Image analysis for water penetration through clay brick veneer and stucco

Hi,

I am currently doing research on water penetration through clay brick veneer and stucco. The test runs for 4 hours and I capture images of penetrated water every 5 sec (Just to get more data). But during ImageJ analysis, I used images every 30 sec.
I find myself trouble during thresholding, as I want to track penetrated water on the face of the wall. Can I eliminate and select only the pattern I want other than thresholding and apply it to a

sequence of images?

Kindly help me out…

I have uploaded a couple of test images and I want to track penetrated water and draw a graph of damp area.

Thanks
Kshitij Ghanate
ghanate@uwindsor.ca

1 Like

Hello Mr. Ghanate,
It looks like you are set up perfectly to use the images as a stack. Then pick out the pattern/section the you want to analyze with the rectangle tool. Then Edit> Crop, the area of interest and analyze everything you want to know.
If you feel I misunderstood your question, then please reply and I will try to be more helpful.
Good Luck,
Bob

While performing/ adjusting the threshold, I am facing a lot of noise. In the above-uploaded images, I only want the threshold option to capture the dampness/ penetrated water. Auto/manual thresholding is capturing other grey bits on an 8-bit file, which I don’t want. Can somebody please help me in this situation?

Even if I crop, I am still facing noise during thresholding (manual/auto).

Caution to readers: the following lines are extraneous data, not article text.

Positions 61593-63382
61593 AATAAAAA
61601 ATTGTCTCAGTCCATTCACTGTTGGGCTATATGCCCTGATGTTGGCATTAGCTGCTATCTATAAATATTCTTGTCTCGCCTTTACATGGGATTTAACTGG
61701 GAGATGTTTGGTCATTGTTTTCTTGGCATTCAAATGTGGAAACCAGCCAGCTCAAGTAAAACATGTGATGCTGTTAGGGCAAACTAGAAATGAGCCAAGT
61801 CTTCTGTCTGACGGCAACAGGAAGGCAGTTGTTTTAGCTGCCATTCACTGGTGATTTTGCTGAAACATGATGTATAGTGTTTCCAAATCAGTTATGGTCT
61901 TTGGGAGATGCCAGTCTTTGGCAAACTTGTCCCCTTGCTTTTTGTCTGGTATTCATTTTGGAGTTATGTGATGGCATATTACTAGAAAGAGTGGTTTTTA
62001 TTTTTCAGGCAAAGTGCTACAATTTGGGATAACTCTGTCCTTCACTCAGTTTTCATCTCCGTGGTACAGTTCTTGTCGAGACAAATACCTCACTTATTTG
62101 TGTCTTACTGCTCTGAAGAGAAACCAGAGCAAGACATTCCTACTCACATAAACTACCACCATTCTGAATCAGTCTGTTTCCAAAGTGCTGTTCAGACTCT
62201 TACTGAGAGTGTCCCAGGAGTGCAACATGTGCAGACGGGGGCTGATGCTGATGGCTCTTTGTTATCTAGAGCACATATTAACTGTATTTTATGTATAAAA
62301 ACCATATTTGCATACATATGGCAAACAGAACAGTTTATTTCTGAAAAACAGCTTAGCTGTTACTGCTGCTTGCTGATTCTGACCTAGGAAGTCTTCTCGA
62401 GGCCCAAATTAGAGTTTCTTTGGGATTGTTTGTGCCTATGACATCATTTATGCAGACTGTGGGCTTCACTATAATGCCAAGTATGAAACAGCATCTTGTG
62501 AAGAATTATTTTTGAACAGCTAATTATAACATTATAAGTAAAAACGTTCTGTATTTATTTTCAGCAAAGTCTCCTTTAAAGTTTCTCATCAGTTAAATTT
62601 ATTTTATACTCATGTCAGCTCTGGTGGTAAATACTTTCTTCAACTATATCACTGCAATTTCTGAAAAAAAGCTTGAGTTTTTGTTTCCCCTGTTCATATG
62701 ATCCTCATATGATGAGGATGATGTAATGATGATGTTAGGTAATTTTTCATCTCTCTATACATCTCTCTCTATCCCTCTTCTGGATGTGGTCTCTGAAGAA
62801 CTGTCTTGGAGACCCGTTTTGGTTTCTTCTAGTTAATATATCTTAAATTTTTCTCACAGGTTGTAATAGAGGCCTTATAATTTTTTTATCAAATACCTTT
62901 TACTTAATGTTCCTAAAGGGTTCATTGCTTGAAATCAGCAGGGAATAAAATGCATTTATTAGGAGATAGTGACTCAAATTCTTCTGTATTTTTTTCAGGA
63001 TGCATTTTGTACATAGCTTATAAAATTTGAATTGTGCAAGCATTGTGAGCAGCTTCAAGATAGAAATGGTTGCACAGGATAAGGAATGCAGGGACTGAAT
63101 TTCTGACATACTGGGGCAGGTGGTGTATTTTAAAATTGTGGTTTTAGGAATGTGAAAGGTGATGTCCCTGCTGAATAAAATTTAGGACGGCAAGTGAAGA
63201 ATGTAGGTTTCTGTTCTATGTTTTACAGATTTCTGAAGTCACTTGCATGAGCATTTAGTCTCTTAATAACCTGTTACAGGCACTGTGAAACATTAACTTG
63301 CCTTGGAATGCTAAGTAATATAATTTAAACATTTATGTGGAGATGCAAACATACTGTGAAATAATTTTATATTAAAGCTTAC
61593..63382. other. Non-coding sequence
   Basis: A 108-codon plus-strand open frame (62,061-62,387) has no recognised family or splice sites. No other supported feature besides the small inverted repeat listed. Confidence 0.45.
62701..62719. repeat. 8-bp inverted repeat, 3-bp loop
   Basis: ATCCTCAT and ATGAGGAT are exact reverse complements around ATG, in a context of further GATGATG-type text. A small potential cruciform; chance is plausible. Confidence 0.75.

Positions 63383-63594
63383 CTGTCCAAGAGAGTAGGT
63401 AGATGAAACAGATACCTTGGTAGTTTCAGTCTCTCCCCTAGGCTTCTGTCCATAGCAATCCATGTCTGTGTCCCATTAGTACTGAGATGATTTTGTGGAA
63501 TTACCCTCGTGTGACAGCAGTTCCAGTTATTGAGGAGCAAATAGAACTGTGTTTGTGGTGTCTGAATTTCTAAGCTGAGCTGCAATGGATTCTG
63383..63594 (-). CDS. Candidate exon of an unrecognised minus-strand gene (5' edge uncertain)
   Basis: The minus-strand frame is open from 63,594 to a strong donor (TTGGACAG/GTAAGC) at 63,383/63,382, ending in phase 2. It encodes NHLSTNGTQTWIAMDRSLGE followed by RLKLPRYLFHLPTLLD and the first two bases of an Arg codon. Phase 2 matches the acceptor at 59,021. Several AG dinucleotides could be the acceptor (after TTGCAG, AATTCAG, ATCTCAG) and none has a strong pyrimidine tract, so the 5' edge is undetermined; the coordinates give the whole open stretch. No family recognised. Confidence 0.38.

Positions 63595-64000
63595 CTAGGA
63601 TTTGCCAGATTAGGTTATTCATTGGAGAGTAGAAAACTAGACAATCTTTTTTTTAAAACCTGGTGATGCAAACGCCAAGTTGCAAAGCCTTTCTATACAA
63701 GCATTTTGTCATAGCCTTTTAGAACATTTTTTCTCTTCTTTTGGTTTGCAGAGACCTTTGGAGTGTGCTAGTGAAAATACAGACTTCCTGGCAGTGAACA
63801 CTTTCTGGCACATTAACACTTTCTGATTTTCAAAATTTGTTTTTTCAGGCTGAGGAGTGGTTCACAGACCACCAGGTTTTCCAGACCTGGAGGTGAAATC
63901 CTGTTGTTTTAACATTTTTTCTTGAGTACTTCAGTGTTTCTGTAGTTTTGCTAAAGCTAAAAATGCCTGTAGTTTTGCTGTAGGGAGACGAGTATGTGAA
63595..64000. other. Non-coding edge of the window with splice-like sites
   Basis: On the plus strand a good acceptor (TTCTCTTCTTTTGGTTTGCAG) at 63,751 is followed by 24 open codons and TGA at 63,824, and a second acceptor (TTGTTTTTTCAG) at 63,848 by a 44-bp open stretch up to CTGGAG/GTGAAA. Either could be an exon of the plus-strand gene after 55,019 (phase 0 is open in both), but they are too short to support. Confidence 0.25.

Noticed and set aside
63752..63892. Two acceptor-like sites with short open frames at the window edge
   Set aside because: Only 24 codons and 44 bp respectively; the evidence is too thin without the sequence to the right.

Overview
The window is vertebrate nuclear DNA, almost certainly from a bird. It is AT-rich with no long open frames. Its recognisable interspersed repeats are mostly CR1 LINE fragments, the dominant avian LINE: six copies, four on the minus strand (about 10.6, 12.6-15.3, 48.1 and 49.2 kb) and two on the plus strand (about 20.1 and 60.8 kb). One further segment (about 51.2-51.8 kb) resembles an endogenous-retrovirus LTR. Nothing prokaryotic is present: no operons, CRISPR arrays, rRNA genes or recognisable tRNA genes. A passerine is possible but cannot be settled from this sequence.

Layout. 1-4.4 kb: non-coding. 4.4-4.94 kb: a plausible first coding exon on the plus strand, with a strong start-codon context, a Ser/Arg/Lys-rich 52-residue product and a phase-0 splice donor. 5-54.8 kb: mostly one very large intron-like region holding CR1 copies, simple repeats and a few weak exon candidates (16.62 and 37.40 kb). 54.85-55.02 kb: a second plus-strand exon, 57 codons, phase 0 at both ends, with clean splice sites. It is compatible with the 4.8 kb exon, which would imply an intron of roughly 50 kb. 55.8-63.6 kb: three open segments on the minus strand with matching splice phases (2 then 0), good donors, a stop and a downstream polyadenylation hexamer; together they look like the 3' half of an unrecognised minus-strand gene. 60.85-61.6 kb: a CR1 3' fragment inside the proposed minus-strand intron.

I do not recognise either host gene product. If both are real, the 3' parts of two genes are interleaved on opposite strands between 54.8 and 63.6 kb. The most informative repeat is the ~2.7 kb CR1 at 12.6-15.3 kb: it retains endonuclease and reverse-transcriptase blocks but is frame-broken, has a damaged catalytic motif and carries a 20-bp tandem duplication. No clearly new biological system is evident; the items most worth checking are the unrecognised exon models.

File size of your images is 2.5 MB.
Size of the files loaded in ImageJ is 68 MB (5184 x 3456 pixel).
The image is a highly compressed jpeg and contains strong jpeg artefacts.

If you want to reduce the ‘noise’ in your measurement my first hint would be to reduce the compression setting in your camera - or better use a file format with lossless compression.

If the following looks interesting to you … let me know.

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Yes, it looks better from here. Can you please share the procedure?

The following code is just an example and not the only solution. Maybe it can give you some hints.
Open one image and execute the following code:

makeRectangle(1064, 1056, 2876, 2336);
run("Crop");
run("RGB Stack");
run("Gaussian Blur...", "sigma=4 stack");
run("Stack to Images");
imageCalculator("Multiply create 32-bit", "Green","Blue");
selectWindow("Result of Green");
rename("GxB");
run("Log");
run("Enhance Contrast", "saturated=0.35");
setOption("ScaleConversions", true);
run("8-bit");
setAutoThreshold("IsoData");
setOption("BlackBackground", false);
run("Convert to Mask");
rename(title + "_MASK");
selectWindow("Red");
close();
selectWindow("Green");
close();
selectWindow("Blue");
close();
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@phaub
This succession:

is for me a discovery.
Thank you

3 Likes